Upon hearing the explosions at the power plant, Lance Sergeant O'Brien's group activated its own explosives. Both groups then withdrew back into the hills, just as German reinforcements were arriving at the plant. The Germans were unwilling to enter the tunnel, fearing it might be booby trapped, so they used boats belonging to the villagers to bypass the tunnel and reach the power plant. Granlund had pressed on ahead of the main group trying to locate a foot bridge to aid their escape. He did locate a mountain hut occupied by three Norwegians whom he asked for directions, the best they could do was draw him a map. Granlund left to try to locate the bridge but returned to the hut soon after being unable to find it in the dark. He arrived back at the same time as Captain Houghton and the other Norwegian, Djupdraet, and all three entered the hut. Unknowingly while Granlund had been away two Germans had arrived at the hut and were busy questioning the occupants. In the ensuing fight, one of the Germans was killed and the other wounded. Djupdraet was also wounded, stabbed in the stomach with a bayonet .
The remaining commandos arrived at the scene and administered first aid to Djupdraet. His wound was so severe, they decided to leave him behind to get treatment. The remaining commandos now split into two groups to evade the German search parties and made their way further up the mountain. One group, consisting of Lance Sergeant O'Brien, Corporal Granlund, and Privates Fairclough and Trigg, went north around the mountains. The second group of Captains Black and Houghton, CSM Smith, Lance Bombardier Chudley, and Privates Curtis, Abram and Makeham, took the southern route. The second group were discovered by the Germans who opened fire, wounding Captain Houghton in the right arm. Trapped and surrounded they were forced to surrender. The O'Brien group split up into two smaller groups, Granlund setting off by himself. They all eventually reached Sweden without further incident and all four were repatriated by plane to RAF Leuchars . Of the other eight, Djupdraet died of his wounds in hospital, three days after the raid. The other seven prisoners of war were sent to Germany.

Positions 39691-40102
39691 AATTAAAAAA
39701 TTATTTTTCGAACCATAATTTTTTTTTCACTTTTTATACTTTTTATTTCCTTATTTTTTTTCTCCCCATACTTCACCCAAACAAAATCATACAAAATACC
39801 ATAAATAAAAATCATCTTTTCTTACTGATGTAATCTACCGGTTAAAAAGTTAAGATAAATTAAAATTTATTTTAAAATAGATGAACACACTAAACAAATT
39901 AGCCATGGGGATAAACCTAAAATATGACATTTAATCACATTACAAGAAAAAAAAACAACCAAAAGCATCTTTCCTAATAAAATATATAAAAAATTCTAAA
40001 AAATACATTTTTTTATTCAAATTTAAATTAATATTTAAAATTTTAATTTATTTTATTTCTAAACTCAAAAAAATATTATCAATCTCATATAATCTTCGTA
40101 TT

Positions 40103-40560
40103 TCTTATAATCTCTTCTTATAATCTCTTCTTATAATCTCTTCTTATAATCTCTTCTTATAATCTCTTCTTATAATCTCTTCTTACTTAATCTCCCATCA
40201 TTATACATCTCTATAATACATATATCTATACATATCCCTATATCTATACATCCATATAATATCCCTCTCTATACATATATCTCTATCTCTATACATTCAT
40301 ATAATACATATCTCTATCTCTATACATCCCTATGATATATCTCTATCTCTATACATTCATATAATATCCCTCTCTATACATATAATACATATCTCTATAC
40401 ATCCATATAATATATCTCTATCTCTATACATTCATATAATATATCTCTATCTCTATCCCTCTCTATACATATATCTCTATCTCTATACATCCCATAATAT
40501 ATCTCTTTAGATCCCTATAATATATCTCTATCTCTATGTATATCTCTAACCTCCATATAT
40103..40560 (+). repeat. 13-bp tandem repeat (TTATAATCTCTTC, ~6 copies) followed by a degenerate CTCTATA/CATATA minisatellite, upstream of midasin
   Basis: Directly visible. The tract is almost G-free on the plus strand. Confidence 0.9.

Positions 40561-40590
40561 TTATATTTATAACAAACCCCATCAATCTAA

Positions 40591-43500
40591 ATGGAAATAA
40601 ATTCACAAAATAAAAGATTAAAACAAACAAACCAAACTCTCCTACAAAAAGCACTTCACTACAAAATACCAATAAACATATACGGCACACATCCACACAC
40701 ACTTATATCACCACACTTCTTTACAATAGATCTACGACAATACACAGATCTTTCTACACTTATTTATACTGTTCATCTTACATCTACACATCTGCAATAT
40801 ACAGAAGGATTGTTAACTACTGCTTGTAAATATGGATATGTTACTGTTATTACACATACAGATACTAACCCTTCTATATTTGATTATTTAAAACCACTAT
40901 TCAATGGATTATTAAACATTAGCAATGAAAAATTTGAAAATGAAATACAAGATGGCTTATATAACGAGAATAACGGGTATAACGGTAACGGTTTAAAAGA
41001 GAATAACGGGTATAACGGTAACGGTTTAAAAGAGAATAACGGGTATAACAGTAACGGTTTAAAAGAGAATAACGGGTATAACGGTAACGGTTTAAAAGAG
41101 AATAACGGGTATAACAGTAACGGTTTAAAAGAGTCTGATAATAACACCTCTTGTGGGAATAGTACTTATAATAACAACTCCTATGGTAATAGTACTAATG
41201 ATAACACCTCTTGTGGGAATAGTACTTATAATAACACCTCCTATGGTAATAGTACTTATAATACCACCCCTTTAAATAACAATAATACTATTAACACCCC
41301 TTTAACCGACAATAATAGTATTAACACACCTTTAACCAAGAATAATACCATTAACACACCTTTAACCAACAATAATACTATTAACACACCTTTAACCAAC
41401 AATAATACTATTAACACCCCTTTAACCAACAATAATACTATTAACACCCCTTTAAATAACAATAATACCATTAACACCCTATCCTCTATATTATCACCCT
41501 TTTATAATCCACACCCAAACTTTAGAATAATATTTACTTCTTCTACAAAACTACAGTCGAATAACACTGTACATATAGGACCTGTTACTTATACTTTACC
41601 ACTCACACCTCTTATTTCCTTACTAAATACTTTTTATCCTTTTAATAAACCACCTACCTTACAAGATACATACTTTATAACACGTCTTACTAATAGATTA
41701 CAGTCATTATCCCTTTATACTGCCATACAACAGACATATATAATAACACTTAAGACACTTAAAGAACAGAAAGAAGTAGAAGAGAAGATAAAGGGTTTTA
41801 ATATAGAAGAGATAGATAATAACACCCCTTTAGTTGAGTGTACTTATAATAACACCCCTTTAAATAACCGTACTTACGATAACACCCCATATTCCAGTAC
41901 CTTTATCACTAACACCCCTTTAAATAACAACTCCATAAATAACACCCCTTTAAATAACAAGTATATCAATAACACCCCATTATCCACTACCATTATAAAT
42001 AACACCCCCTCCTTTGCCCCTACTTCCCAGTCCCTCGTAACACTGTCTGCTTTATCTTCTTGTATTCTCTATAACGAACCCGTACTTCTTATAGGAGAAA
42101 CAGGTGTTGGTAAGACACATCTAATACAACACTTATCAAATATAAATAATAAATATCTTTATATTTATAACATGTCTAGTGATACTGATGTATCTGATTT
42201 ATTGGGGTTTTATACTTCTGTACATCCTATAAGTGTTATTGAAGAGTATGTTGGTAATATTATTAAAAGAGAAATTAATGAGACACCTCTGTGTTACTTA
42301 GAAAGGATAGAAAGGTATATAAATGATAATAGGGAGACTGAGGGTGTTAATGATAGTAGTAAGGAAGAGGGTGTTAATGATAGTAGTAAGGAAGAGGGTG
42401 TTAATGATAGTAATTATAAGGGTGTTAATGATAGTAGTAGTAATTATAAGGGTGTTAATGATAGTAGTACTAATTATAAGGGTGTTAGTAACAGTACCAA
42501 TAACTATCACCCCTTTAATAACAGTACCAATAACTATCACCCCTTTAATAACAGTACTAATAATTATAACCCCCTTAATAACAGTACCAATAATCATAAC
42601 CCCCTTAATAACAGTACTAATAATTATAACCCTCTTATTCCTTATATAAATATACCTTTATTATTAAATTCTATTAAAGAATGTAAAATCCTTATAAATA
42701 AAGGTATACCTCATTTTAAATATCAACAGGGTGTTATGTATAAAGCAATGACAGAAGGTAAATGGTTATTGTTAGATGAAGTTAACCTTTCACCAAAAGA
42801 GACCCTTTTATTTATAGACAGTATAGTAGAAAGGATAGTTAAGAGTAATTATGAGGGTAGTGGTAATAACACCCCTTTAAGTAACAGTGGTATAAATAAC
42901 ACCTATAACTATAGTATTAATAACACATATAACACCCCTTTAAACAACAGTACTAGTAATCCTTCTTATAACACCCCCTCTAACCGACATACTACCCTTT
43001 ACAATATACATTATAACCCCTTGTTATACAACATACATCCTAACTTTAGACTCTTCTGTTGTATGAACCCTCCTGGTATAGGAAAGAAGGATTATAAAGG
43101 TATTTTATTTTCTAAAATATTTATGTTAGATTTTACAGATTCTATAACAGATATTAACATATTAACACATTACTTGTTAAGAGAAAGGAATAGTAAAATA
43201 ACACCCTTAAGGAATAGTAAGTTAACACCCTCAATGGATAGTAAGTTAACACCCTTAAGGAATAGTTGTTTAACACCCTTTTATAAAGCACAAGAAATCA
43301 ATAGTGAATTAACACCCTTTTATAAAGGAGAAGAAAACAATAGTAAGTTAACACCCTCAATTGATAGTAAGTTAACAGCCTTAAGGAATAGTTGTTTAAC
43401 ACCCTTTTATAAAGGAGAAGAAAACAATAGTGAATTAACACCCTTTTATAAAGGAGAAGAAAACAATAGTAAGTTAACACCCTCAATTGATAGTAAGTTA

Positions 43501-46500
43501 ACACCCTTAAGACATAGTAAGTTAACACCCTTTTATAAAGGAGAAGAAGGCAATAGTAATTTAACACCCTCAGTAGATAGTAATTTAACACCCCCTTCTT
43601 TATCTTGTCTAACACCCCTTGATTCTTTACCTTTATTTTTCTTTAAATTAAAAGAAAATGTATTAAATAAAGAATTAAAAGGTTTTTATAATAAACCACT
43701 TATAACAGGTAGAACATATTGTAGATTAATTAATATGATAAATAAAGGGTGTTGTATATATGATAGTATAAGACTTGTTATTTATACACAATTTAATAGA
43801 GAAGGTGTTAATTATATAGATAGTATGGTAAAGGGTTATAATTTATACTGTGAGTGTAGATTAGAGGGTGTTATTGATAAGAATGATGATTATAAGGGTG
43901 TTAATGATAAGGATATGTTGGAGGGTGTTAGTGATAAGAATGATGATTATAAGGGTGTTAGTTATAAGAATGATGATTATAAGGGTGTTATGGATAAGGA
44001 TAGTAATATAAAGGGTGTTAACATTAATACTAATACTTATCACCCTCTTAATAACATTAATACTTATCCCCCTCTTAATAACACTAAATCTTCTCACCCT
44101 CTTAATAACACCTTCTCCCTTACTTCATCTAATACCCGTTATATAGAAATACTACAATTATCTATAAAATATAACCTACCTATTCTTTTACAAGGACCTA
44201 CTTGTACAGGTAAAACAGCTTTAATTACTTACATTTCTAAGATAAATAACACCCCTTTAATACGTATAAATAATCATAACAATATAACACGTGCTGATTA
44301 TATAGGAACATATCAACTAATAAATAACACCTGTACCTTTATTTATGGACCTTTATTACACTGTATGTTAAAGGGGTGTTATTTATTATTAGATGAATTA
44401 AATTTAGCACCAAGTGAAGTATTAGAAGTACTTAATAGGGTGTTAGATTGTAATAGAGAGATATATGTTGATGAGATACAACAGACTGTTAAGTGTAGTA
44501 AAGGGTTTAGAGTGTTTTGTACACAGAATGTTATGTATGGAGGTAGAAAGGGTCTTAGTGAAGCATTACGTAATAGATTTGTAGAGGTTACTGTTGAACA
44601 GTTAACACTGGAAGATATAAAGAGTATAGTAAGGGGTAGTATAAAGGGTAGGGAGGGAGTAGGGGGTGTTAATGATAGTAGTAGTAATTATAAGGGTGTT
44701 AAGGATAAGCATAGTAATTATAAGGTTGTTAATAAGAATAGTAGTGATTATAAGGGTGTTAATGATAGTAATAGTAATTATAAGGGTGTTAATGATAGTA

The seven were first sent to
Colditz Castle and put into the solitary
confinement cells where Captain Black managed to make contact with
Flight Lieutenant Dominic Bruce OBE MC AFM KSG RAF (known as 'The
'Medium Sized Man'), giving him and others their names which were
passed on to
MI5 in London. Bruce was the last British person to
speak to Black. On 13 October 1942 they were removed from Colditz and
taken to the
SS-Reichssicherheitshauptamt (RHSA) headquarters in
Berlin, where they were interrogated one by one by Obergruppenführer
Heinrich Müller . They remained in Berlin until 22 October, when
they were taken to the
Sachsenhausen concentration camp . On the next
day, 23 October, they were all shot in the back of the neck and their
bodies cremated. These commandos were the first to fall victim to
The raid was considered a great success, as it seemed likely that the
power plant would remain out of action until after the end of the war.
After returning to the
After the war, on 15 November 1945, Captain Graeme Black was awarded
Distinguished Service Order and Captain Joseph Houghton the
The German commander in Norway, Generaloberst Nikolaus von Falkenhorst , was captured after the war and tried by a British military court for his part in carrying out the Commando Order. Found guilty on all eight charges of urging the forces under his command to kill men captured in commando raids or handing prisoners of war over to the Sicherheitsdienst (SD) for execution, he was sentenced to death, which was later commuted to life imprisonment. He was released in 1953 and died in 1968.
* ^ Schofield, p.70.
* ^ A B C Haskew, pp.47–48
* ^ Shott & McBride, p.4
* ^ A B Moreman, p.91
* ^ Moreman, p.15
* ^ "History of No. 2 Commando". Commando Veterans Association.
Retrieved 7 July 2010.
* ^ Messenger, p. 165
* ^ "
Glomfjord kraftstasjon". The University Library of Tromsø.
Retrieved 7 July 2010.
* ^ Schofield, p.20
* ^ A B C D E F G H I "
* Chappell, Mike (1996). Army Commandos 1940–1945. Elite Series #
64. Oxford: Osprey Publishing. ISBN 1-85532-579-9 .
* Haskew, Michael E (2007). Encyclopaedia of Elite Forces in the
Second World War. Barnsley, Yorks: Pen and Sword. ISBN
* Messenger, Charles (1991). The Last Prussian: A Biography of Field
Marshal Gerd von Rundstedt, 1875–1953. xxxxxxxx: Brassey's. ISBN
* Moreman, Tim (2006).